February 19, 2008

I'll Trade You a Castro for a Castro

I must admit that I know very little about the history of Cuba or the government run by Fidel Castro for the past 49yrs other than what I hear in the news about things like: communism, dictatorship, economic embargo, human rights issues, native Cubans fleeing their country, etc. Early today Fidel said that he was stepping down as the president of Cuba and experts say that things have been set in place so that Fidel's younger (and by "younger" I mean 76yrs old, not 81) brother Raul will be the country's next president and not much is expected to change. So the people of Cuba are trading one Castro for another. You can read an article from the BBC here.

The thing that jumps out to me the most in all of this is the continual push by the government of the U.S. to insist that every other country and peoples around the world desire to live in a democracy. Now don't freak out and think that I'm somehow anti-democracy but I wonder what it might feel like to have another country from the other side of the planet, with a completely different (and very short comparatively) history and mix of cultures say that the way they do government is the best and only way? I must admit to you however that there are times when I struggle with our attitude and approach as a nation to some things on the global stage, where we come across as not only knowing what's best but that we are the best. I wonder if humility could ever play into a foreign policy...nah, surely not.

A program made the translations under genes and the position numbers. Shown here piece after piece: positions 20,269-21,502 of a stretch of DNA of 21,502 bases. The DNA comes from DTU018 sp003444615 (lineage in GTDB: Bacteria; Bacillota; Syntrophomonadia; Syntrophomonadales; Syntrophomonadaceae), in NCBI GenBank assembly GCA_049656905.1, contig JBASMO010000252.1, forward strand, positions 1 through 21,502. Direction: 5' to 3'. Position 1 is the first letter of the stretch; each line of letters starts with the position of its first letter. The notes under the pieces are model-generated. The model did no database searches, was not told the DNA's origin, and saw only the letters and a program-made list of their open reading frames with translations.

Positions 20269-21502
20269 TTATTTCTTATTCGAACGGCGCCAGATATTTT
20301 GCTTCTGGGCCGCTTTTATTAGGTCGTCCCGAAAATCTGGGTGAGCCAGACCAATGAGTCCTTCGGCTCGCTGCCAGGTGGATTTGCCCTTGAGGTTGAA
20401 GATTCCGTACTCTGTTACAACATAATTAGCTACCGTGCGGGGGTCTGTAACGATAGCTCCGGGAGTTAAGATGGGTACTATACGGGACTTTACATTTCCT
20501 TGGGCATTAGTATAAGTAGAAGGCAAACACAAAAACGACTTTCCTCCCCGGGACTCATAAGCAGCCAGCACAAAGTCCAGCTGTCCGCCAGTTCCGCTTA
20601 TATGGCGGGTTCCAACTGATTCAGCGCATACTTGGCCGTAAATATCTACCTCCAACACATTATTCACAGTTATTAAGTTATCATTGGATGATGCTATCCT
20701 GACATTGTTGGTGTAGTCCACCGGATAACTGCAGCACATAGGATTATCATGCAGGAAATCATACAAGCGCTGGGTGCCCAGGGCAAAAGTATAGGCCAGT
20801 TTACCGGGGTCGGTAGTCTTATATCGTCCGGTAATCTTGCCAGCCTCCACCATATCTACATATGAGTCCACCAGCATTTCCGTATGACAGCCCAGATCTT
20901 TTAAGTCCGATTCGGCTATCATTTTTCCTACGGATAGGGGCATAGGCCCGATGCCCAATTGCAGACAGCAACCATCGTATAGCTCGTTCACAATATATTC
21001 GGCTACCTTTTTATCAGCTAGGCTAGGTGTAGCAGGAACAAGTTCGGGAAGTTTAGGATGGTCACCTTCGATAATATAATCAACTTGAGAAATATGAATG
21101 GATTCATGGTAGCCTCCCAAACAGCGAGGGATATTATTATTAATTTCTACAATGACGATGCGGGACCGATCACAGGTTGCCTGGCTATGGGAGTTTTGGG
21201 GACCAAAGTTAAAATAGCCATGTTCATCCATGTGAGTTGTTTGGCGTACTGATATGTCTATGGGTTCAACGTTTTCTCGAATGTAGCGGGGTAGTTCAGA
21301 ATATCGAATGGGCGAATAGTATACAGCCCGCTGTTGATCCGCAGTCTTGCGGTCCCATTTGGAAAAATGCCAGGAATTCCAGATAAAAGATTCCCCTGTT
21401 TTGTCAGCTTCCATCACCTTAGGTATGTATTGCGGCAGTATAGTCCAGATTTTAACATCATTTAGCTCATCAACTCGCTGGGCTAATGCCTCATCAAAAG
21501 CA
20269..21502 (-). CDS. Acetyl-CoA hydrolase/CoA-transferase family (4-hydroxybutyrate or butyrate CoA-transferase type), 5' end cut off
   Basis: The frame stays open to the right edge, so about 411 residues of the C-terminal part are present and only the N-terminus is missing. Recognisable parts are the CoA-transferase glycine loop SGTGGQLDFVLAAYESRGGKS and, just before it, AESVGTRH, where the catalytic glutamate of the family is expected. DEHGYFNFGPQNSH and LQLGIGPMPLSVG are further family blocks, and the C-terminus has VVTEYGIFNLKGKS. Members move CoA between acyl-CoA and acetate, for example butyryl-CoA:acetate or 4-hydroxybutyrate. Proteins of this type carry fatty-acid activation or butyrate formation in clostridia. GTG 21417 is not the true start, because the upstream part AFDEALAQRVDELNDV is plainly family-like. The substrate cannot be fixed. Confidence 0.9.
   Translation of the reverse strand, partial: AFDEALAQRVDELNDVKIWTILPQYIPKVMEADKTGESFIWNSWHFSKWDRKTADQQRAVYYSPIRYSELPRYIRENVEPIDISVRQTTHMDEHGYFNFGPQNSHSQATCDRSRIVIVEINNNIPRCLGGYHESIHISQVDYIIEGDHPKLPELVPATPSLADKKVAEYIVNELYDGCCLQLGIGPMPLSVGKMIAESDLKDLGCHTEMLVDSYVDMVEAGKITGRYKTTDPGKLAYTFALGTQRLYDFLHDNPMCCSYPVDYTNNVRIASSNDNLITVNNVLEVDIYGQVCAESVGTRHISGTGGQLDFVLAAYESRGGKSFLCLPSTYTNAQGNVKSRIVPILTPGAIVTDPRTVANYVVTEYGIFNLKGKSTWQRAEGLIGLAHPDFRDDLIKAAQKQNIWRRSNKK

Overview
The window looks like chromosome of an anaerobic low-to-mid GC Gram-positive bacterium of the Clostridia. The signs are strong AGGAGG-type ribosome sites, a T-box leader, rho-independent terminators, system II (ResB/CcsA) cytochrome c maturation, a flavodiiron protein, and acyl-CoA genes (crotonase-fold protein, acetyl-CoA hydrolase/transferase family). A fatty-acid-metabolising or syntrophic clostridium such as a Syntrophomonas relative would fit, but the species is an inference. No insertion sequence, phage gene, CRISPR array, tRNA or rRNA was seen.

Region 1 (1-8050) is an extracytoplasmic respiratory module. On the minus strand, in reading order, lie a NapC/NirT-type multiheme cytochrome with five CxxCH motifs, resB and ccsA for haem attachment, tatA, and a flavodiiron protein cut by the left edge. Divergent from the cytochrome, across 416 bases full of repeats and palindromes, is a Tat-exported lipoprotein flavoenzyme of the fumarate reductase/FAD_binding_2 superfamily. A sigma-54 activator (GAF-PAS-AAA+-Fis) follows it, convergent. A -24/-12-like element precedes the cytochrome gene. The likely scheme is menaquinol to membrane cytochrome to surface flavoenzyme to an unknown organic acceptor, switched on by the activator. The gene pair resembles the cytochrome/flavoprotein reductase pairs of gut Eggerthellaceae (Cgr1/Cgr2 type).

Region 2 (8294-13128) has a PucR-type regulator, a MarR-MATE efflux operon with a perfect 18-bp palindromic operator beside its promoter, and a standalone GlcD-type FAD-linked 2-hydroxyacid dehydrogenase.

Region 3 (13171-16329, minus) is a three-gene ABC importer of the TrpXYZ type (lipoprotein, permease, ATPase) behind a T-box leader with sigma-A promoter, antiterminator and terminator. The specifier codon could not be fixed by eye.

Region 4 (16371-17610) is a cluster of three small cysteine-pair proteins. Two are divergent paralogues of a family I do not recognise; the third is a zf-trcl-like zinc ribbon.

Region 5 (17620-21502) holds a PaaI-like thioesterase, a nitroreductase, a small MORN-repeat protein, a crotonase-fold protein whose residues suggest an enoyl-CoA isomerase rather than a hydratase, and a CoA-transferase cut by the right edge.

2 comments:

NEALLL said...

Its pretty clear where american pride is taking us. If anyone really believes that the Islamic peoples in the middle east need or even WANT democracy then you are fooling yourself. and if the people of Cuba really truly desired democracy they would have it by now. The will of the people cannot be resisted.

alison said...

what's interesting about the Cuba situation is that the U.S. backed Batista (who was in charge before Castro) even though he was a dictator and killed countless innocent citizens. But...he was friendly towards the U.S. and had foreign powers' desires in mind. In addition, 49 or so years ago, Castro said he was going to create a democracy in Cuba, and obviously he failed to do that. But...I'd say his communist revolution was/is at least a step up from the dictatorship, in some respects.

And, on another topic...how crazy is it that you can't travel to Cuba from the U.S.? I mean...you can do it from Canada. What's our problem?

Once again, I am not well-versed on this topic and may or may not know what I'm talking about. Most of what I know is what I've taken from my Latin American Lit. course.